08.12.18 Liverpool St George's Hall & Capital of Culture Xmas 2008 Liverpool's great St George's Hall offered a splendid setting for the event at which Andy Burnham MP, Secretary of State for Media and Culture, offered thanks and encouragement to the people who had made such an effort to deliver the 2008 European Capital of Culture programme. Volunteers and officers alike congregated to hear the Culture Secretary say well done, and to muse on the challenges of 2009. This he opined, as do many of us, is only the beginning...

08.12.18 Liverpool St George's Hall & Capital of Culture Andy Burnham  at the Thank You Reception 08.12.18 Liverpool St George's Hall & Capital of Culture Thank You Reception

08.12.18 Liverpool St George's Hall & Capital of Culture Thank You Reception

So, after the celebrations, the thank yous and, no doubt, the elaborate analyses of all that's comprised Liverpool European Capital of Culture 2008, what, we wonder, will happen next...?

08.12.18 Liverpool St George's Hall & Capital of Culture Christmas lights for 2008 (09)

Read more about Liverpool European Capital Of Culture 2008 and The Future Of Liverpool

BBC Proms Royal Albert Hall The RLPO finished their season in style this evening, with a sell-out BBC Proms concert in London's Royal Albert Hall. There was a real excitement as the audience departed after the performance, matched by the sense of achievement RLPO players derive from working with Principal Conductor Vasily Petrenko. This is surely how professional orchestral musicians like to feel at the end of a year's hard work.

08.08.01 BBC Proms RAH after the RLPO concert 029a 500x430.jpg

A date at the Royal Albert Hall for the BBC Proms is a highlight of the season for any orchestra, and this was no exception for the RLPO, an orchestra with a distinguished history. Vasily Petrenko and the RLPO's programme for the evening was the World Premiere of Graven Image for Orchestra by the RLPO's Composer in the House, Kenneth Hesketh, Beethoven's Piano Concerto No. 4 in G Minor, Opus 45 (soloist Paul Lewis) and the Rachmaninov Symphonic Dances, Opus 45, with Mussorgsky's Gopak as an encore.

And happily even those who couldn't join the Proms audience in person were able at absolutely no cost to do so, as for every Prom, live via BBC Radio 3.

Reviews for the concert reflected the enthusiasm on the night.

But now the players are off for a well-earned break, applause still ringing in their ears....

See more of Hilary's photographs: Camera & Calendar
and read more about Music, Musicians & Orchestras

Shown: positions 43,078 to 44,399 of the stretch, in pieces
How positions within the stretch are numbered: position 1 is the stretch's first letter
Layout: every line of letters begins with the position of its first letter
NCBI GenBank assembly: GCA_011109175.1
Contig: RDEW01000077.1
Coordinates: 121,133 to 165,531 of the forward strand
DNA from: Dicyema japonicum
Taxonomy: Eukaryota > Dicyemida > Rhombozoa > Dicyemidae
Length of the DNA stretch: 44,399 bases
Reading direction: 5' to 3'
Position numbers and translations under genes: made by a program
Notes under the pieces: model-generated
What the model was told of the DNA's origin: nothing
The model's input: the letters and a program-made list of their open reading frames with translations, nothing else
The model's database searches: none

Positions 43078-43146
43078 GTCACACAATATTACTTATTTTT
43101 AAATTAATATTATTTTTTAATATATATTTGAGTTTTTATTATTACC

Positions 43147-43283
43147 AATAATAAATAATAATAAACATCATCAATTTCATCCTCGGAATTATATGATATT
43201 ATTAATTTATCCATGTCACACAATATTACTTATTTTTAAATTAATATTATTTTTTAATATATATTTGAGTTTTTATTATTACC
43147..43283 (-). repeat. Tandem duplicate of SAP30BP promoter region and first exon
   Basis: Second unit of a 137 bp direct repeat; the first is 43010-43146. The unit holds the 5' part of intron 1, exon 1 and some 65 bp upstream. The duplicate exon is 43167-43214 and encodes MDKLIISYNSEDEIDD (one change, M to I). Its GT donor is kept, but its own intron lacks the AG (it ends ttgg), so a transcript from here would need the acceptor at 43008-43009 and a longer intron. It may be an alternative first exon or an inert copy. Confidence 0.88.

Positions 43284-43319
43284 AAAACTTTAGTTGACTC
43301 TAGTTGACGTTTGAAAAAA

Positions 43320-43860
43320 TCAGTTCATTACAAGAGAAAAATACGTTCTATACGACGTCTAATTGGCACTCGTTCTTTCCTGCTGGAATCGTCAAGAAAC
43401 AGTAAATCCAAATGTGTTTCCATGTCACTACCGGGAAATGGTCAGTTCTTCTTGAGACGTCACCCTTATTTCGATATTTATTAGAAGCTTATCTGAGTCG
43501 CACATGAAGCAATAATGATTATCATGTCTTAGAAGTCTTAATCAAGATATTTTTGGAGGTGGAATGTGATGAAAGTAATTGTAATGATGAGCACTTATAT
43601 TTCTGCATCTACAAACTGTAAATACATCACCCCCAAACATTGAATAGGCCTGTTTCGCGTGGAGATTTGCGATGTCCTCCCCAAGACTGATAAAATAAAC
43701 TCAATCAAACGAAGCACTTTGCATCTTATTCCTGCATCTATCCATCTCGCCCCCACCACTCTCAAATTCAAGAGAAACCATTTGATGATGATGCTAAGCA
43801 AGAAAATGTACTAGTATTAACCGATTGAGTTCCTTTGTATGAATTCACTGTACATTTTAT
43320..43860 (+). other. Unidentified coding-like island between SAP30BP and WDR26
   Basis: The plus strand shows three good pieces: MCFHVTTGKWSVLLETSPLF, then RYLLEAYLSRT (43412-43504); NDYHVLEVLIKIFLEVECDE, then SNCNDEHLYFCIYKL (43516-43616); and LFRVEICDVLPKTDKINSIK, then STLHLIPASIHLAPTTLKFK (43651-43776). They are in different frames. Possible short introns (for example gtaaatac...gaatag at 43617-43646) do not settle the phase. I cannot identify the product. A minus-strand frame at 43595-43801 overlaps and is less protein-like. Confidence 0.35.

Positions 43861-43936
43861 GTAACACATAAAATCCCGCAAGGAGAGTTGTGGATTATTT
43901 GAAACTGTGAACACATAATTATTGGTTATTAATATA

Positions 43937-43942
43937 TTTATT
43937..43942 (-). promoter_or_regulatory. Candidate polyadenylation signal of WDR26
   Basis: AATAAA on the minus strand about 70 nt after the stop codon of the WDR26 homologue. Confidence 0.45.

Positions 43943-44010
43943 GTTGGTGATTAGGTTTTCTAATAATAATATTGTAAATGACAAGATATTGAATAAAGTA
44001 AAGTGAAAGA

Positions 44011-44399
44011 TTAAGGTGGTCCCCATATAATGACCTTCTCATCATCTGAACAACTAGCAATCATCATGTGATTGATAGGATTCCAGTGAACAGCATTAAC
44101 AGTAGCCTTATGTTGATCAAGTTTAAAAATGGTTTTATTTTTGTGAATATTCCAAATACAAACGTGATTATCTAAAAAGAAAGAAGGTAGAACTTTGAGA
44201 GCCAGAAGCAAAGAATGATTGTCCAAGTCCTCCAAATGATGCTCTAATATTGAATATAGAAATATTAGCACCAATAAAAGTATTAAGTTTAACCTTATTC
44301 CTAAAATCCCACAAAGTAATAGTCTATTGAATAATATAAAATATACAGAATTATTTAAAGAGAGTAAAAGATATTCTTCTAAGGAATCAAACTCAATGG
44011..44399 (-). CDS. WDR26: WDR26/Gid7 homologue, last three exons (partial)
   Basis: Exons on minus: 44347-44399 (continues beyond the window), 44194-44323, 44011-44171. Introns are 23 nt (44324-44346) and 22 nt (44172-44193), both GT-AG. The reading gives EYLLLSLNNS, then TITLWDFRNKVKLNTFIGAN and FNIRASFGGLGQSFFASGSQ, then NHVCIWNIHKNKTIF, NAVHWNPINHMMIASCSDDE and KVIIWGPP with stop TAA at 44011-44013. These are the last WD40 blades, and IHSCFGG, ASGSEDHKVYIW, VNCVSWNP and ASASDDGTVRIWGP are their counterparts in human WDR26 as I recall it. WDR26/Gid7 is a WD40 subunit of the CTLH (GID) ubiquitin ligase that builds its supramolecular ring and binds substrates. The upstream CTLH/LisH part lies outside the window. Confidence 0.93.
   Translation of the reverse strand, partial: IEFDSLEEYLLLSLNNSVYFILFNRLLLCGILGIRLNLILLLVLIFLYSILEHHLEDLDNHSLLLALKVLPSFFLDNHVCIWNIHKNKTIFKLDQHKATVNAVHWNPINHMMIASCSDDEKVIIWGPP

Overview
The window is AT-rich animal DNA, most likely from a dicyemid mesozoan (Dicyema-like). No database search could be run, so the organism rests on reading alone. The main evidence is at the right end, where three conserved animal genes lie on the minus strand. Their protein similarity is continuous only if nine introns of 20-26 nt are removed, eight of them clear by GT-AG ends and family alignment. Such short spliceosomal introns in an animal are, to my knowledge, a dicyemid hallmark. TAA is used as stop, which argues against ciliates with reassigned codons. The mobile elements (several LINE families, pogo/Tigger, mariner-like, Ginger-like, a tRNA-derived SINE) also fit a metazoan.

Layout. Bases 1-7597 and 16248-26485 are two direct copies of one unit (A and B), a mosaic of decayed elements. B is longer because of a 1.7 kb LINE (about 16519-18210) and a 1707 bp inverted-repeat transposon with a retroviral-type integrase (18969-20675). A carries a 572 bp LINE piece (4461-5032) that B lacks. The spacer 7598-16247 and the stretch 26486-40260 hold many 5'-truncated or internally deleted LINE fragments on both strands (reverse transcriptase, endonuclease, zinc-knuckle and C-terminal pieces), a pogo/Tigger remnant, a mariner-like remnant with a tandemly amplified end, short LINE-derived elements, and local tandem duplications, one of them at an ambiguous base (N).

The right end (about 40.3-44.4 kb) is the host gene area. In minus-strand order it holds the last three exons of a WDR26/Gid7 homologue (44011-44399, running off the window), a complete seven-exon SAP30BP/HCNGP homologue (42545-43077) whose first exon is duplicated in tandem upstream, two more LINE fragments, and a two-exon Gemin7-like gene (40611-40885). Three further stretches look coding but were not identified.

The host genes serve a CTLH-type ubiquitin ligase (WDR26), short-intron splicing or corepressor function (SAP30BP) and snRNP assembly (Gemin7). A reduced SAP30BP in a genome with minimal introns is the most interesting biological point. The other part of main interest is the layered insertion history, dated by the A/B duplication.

Gateway to the World   In England, but not of it Much of the outside of Liverpool Lime Street train station is clad with art work celebrating the UK's choice of the city as European Capital of Culture 2008. So what should we make of the cladding's message, that Liverpool is 'In England, but not of it?'

The idea of covering ugly and unused buildings with celebratory artwork is excellent.

Lime Street, as Liverpool's railway terminus, epitomises our 'Gateway to the World city' (as Liverpool's ports did and, commercially, still do). It is therefore fitting that visitors in 2008, our year as European Capital of Culture, be greeted on arrival with vibrant images reflecting Liverpool's arts and cultural offer - an offer which draws on the traditions and experience of centuries of migration to Liverpool, with people arriving from across the globe:

Liverpool Capital of Culture 08 hoarding by Lime St Station, view from St George's Hall

But what are we to make of the claim, as part of this greeting, that Liverpool, whilst still 'Gateway to the World', is also 'In England, but not of it'?

Liverpool  Gateway to the World ... In England, but not of it

How can we, the people of this historic port, expect to progress and prosper, if we choose consistently not just to be 'on the edge' of Britain, but so it seems actually over that edge, in another place altogether?

What sort of civic identity and message does that give to our own fellow citizens?

And, critically, what does it say to those in the rest of the country with whom we must do business and confer on many issues, if Liverpool is to move forward successfully in the twenty-first century?


Read more articles on Strategic Liverpool
and on Liverpool, European Capital of Culture 2008.

More photographs: Camera & Calendar

08.05.29a Operation Black Vote Launch Simon Woolley speaks in Liverpool Town Hall 001a.jpg Liverpool's Operation Black Vote programme was launched today in our Town Hall. This ambitious movement intends to establish an emerging generation of politicians of all 'races', cultures and faiths, who have been mentored early in their careers by existing councillors. The event this evening demonstrated that OBV's aim is shared by all our civic leaders, and that they believe they will indeed deliver.

08.05.29a Operation Black Vote  launch Liverpool Town Hall 007a